Harris County commissioners to vote on final county tax rates Oct. 5

On Sept. 28, Harris County Administrator David Berry presents information to the Harris County Commissioners' Court after a public hearing on the fiscal year 2021-22 tax rate. (Screenshot via Zoom)
On Sept. 28, Harris County Administrator David Berry presents information to the Harris County Commissioners' Court after a public hearing on the fiscal year 2021-22 tax rate. (Screenshot via Zoom)

On Sept. 28, Harris County Administrator David Berry presents information to the Harris County Commissioners' Court after a public hearing on the fiscal year 2021-22 tax rate. (Screenshot via Zoom)

Updated Sept. 28 at 10:36 a.m.

After holding a public hearing on Sept. 28, Harris County commissioners voted unanimously to consider the county's tax rates for fiscal year 2021-22 at a special meeting Oct. 5. No speakers signed up for public comment at the Sept. 28 hearing.

The proposed overall tax rate for Harris County is $0.58135 per $100 valuation, which includes individual tax rates for Harris County, the Harris Health System, the Harris County Flood Control District and the Port of Houston Authority.

As of press time Sept. 28, a time had not yet been set for the Oct. 5 meeting. The next regular commissioners court meeting will be held Oct. 12 at 10 a.m.

Posted Sept. 22 at 2:02 p.m.



On average, Harris County homeowners may see lower tax rates in the next year, but it will come at the cost of $17 million in funding for the county’s hospital district, according to Harris County Administrator David Berry.

At a Sept. 21 public hearing, Harris County Commissioners voted unanimously to propose a $0.58135 overall total county tax rate for the upcoming fiscal year, down from the county's overall fiscal year 2020-21 rate of $0.59920.

However, the proposed total tax rate for the Harris County Hospital District, or Harris Health System, is $0.16221. This rate would provide less funding for the hospital district in the upcoming fiscal year than commissioners budgeted for earlier this year, Berry said.

“You’re deep in hell to be poor in terms of health care, in Harris County,” Precinct 1 Commissioner Rodney Ellis said. “Although I know, for homeowners, they will appreciate the [tax reduction] ... those people who rent, which unfortunately is far too many here, won’t get this. ... For those who are homeless, we have to find that money somewhere. They have tremendous unmet needs.”

While Precinct 4 Commissioner Jack Cagle and Precinct 3 Commissioner Tom Ramsey voted against the previously proposed tax rates at the Sept. 14 Commissioners Court meeting, the commissioners accepted the new proposal Sept. 21 as a compromise.

“If you are a homeowner, with a $100,000 home, and last year you paid $599.20, with this proposal ... you’ll pay $581.35,” Cagle said. “In other words, your bill will not go up. ... You will pay less in your taxes, on average. Some homes will be a little bit different because of where they were in the [appraisal district zone], and some homes will be a little bit less.”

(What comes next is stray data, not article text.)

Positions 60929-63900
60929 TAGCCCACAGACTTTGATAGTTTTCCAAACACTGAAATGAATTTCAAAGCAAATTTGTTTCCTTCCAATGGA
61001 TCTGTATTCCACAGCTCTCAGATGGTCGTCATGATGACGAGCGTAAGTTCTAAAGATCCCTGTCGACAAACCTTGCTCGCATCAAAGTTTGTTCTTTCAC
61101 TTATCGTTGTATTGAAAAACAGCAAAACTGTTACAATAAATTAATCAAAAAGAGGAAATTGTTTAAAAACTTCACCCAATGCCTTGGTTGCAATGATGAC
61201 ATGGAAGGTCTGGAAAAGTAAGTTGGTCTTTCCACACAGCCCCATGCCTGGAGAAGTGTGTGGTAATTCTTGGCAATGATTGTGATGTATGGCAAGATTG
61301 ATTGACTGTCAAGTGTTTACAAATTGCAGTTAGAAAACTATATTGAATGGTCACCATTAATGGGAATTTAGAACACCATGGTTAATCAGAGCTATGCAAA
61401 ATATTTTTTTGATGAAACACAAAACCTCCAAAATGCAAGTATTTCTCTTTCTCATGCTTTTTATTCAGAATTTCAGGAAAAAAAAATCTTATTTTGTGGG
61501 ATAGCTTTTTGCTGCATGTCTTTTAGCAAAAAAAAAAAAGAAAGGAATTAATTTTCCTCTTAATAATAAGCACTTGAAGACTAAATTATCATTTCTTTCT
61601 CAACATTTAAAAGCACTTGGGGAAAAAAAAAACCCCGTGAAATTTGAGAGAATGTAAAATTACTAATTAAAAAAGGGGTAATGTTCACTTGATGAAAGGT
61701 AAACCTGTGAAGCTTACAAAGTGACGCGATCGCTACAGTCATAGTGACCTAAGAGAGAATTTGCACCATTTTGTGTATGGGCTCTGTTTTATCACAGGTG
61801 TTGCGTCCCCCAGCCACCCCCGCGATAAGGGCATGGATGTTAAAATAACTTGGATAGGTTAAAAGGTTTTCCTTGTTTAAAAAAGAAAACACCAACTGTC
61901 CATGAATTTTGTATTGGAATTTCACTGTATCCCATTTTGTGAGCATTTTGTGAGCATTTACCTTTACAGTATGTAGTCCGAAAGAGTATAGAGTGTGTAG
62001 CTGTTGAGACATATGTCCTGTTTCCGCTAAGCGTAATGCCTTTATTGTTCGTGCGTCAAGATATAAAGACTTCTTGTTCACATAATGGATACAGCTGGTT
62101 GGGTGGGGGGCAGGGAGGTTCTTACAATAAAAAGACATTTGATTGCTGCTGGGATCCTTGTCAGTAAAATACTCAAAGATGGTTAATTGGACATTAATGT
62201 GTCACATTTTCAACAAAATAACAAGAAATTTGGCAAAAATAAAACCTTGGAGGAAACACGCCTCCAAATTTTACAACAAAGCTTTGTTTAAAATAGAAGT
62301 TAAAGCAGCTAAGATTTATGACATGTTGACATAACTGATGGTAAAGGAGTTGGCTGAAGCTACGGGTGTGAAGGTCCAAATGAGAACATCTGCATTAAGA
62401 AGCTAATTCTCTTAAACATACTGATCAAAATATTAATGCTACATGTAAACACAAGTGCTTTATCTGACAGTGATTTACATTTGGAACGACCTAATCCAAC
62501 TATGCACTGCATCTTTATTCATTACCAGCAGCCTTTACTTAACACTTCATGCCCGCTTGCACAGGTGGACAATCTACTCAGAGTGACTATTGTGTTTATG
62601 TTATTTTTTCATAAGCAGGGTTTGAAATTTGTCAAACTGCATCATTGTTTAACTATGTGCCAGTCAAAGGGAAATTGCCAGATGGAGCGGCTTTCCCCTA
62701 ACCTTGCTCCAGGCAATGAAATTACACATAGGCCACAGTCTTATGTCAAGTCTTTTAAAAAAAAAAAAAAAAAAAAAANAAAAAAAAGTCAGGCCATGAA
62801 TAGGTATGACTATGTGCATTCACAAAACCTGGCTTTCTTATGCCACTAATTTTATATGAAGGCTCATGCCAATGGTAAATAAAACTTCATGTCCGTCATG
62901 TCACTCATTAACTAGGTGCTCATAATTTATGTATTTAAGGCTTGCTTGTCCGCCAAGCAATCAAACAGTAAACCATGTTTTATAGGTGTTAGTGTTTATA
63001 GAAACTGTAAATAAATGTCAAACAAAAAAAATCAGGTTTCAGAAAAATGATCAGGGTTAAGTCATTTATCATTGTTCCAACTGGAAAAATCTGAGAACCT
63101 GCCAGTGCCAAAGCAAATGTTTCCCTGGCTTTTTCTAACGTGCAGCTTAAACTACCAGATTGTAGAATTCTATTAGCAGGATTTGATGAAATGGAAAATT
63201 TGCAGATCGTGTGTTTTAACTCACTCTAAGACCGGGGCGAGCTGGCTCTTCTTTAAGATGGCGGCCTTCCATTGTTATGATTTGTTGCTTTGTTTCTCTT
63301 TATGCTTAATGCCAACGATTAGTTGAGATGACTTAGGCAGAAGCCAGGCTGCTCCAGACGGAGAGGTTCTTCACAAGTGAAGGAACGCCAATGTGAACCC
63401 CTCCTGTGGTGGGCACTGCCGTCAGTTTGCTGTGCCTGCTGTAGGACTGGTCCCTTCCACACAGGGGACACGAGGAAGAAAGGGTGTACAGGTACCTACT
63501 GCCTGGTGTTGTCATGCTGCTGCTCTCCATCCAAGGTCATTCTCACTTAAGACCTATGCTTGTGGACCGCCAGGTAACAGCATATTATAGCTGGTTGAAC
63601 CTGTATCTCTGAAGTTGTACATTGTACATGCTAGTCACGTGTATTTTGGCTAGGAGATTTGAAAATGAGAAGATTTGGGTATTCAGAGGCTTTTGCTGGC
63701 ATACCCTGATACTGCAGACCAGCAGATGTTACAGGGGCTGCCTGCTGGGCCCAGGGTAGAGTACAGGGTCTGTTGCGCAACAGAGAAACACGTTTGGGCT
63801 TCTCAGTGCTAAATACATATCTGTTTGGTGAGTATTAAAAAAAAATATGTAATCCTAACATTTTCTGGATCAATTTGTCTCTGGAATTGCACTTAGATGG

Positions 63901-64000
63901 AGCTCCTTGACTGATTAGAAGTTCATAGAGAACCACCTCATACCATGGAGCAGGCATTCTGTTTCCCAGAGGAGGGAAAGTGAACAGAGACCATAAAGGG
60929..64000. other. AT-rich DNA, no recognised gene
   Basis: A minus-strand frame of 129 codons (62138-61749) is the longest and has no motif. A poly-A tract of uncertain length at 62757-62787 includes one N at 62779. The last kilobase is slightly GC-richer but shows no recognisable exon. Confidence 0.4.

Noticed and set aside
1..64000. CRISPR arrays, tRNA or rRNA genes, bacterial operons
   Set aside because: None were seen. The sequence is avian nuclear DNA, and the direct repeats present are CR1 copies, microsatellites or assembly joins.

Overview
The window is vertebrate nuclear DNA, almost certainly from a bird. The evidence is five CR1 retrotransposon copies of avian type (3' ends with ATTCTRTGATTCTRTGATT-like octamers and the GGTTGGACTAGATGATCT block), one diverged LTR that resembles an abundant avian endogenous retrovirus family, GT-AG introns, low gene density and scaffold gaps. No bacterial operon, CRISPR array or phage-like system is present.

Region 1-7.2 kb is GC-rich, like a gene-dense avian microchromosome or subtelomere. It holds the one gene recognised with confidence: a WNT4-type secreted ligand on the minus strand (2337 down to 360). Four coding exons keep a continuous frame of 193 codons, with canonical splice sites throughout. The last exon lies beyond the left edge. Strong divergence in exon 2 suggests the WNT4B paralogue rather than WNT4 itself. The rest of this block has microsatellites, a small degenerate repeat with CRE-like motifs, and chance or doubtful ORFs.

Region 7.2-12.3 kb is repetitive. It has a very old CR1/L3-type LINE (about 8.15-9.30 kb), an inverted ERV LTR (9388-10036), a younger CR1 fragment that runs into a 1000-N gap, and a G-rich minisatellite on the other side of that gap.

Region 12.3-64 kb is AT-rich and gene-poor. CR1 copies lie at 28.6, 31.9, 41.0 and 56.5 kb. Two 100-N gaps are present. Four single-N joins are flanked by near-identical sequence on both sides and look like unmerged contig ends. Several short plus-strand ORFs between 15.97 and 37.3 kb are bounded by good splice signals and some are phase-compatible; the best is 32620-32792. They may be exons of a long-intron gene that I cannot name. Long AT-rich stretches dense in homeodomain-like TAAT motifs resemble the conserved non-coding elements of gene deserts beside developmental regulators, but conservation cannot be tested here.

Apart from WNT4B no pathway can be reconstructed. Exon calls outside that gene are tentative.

Cutting the tax rates could impede the care the Harris Health System provides for 300,000 county residents annually, Harris Health System President Dr. Esmaeil Porsa said. The system includes two full-service hospitals, 18 community health centers and five school-based clinics, according to the hospital district's website.

“While [Harris Health System’s hospitals] comprise only 6.6% of all hospital beds in Harris County, we provide over 16% of all Harris County's Medicaid admissions and more than 21% of all uninsured admissions in Harris County,” Porsa said. “I'm asking for your support for an appropriate tax rate for the hospital district, so that we can continue to meet our ongoing obligations to the residents of Harris County.”

However, not all who spoke at the Sept. 21 public hearing hearing were supportive of higher tax rates.

“It doesn't really make much sense to me why you want to raise our taxes when we're in the middle of inflation,” Houston resident Merissa Hansen said. “Where are you getting the numbers that these hospitals need help when they're firing their own nurses and medical professionals because they refuse to take the [COVID-19] vaccine?”

Another public hearing will be held for locals to discuss all of the proposed tax rates on Sept. 28, the same day as the commissioners’ regularly scheduled meeting. As of press time Sept. 22, a date had not been set for when commissioners will vote to adopt a set of tax rates, but they must do so before Oct. 15, Harris County Judge Lina Hidalgo said.

By Emily Lincke

Reporter, Spring/Klein & Lake Houston/Humble/Kingwood

Emily joined Community Impact Newspaper in August 2021 after working for a small town newspaper in El Campo, TX for two years. Before that, she interned and freelanced for the Houston Chronicle and worked as a freelance photographer and writer in the Houston area. A controversial fact about Emily is that she prefers sugar cookies over chocolate chip cookies. She graduated with a print journalism degree from the University of Houston in 2018.



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